Inspired by Netflix, Disney: Boss Vic’s son steering family’s entertainment empire into streaming with Viva Max | Bilyonaryo Business News
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Inspired by Netflix, Disney: Boss Vic’s son steering family’s entertainment empire into streaming with Viva Max

The son of media mogul “Boss Vic” del Rosario is taking the pilot’s seat in driving the family’s entertainment business from cinema and television to the streaming business.

Vincent del Rosario is opening 2021 with a bang with the commercial launch of Viva Max in January.

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The president and CEO expects Viva’s subscription video on demand streaming service to generate at least 500,000 subscribers in the Philippines in its first year. “We’ve pegged the subscription price at only P149. We need to come in at a lower rate than an admission ticket in a cinema which is at least P250 in Metro Manila and P175 in the provinces, said Vincent in an interview with Bilyonaryo.

He said Viva Max would be offered at several price points that would allow sharing in multiple devices. Viva Max will also offer pre-paid subscriptions from two to seven days.

“Based on our experience airing our films and shows on cable TV, 70 percent of the households in the country prefer prepaid subs, just like for cellphones, “ said Vincent.

The company has opted to eschew the advertising-based models adopted by other streaming platforms such as Hooq and iflix because Vincent and Boss Vic agreed that Netflix’s pure subscription model was the best strategy to take.

“Netflix already has a market cap of $245 billion, not too far from Disney which took nearly a hundred years to reach its current value of $261 billion. Diyan kami nainspire pumasok sa streaming,” said Vincent.

He admired Disney’s digital transformation as it now generates more revenues from its streaming service (Disney+) than its films or theme parks or cable channels (including ESPN).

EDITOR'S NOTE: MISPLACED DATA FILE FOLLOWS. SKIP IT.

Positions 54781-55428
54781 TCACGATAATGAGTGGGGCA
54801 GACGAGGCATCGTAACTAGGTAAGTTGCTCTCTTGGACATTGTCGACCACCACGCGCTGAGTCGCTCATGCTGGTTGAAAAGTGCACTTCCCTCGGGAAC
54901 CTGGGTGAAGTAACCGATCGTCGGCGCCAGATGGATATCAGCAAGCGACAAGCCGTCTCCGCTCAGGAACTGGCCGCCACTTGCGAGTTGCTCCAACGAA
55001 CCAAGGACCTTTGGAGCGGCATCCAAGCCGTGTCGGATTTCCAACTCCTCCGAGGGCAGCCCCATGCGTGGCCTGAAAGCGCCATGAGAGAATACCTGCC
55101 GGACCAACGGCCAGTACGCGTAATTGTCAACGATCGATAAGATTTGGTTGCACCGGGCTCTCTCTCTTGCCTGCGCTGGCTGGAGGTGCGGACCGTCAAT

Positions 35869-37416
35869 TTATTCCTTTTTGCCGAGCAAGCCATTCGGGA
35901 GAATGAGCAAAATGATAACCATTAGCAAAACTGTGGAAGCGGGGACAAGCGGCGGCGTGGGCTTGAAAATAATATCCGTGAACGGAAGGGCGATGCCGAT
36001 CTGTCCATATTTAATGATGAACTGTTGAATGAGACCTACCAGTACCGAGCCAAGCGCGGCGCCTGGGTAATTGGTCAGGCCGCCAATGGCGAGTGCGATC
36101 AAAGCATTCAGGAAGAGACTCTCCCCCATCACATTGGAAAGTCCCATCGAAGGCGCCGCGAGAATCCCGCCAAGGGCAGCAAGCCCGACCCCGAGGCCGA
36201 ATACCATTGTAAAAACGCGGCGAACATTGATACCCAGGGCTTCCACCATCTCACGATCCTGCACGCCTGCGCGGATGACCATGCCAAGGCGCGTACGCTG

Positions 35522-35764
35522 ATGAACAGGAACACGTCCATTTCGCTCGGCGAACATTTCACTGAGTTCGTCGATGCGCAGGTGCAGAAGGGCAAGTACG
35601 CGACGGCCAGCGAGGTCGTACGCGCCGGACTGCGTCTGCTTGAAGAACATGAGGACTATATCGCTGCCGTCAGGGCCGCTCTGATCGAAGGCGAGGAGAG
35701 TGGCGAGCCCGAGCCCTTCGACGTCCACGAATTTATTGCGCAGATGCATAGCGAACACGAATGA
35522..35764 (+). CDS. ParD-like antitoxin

“Although the crisis brought about this decision to get into streaming, we will really go into digital,” said Vincent.

Viva used to do 30 movies a year before COVID outbreak. Vincent said the firm would produce at least 50 a year, including documentaries and specials (such as concerts and stand-up comedy acts), starting in 2021.

“Most on demand streamers fail because they might have an impressive selection of titles, they lack original movies and shows, so they end up as mere aggregators for different producers. That’s why our commitment is to air at least one original every week,” said Vincent.

Boss Vic has budgeted P6 billion to produce original content over the next five years.

As an entertainment company like Disney, Vincent said Viva has the advantage of owning the bulk of the content on its platform. “We don’t rely on outside contributors. That’s why we can guarantee, our services will not be cut,” said Vincent.

Viva will make at least half of its vast film library available to subscribers at any given time (through favorites and manual search) plus foreign films and TV shows (Viva has the biggest library of K-movies among local streamers).

Vincent said Viva Max also has at least 500 “Tagalized” films that are a big hit among Filipinos, especially in rural areas. “Filipinos prefer to listen rather than read a movie’s subtitles. Most housewives multi-task when they watch movies. It’s easier to cook or wash clothes while watching Tagalized movies because you don’t have to read the subtitles to make sense of the story,” said Vincent.

Watch Vic del Rosario’s Exclusive interview about the future of VIVA here:

He said Viva Max reaching full potential would depend on tapping the million of Filipinos outside the country. “We’re still fine tuning the technical side and ironing out the regional restrictions of foreign titles in our libraries before we we go all out overseas. But that’s a huge market for Viva Max,” he added.

Watch the Bilyonaryo exclusive interview here:

 

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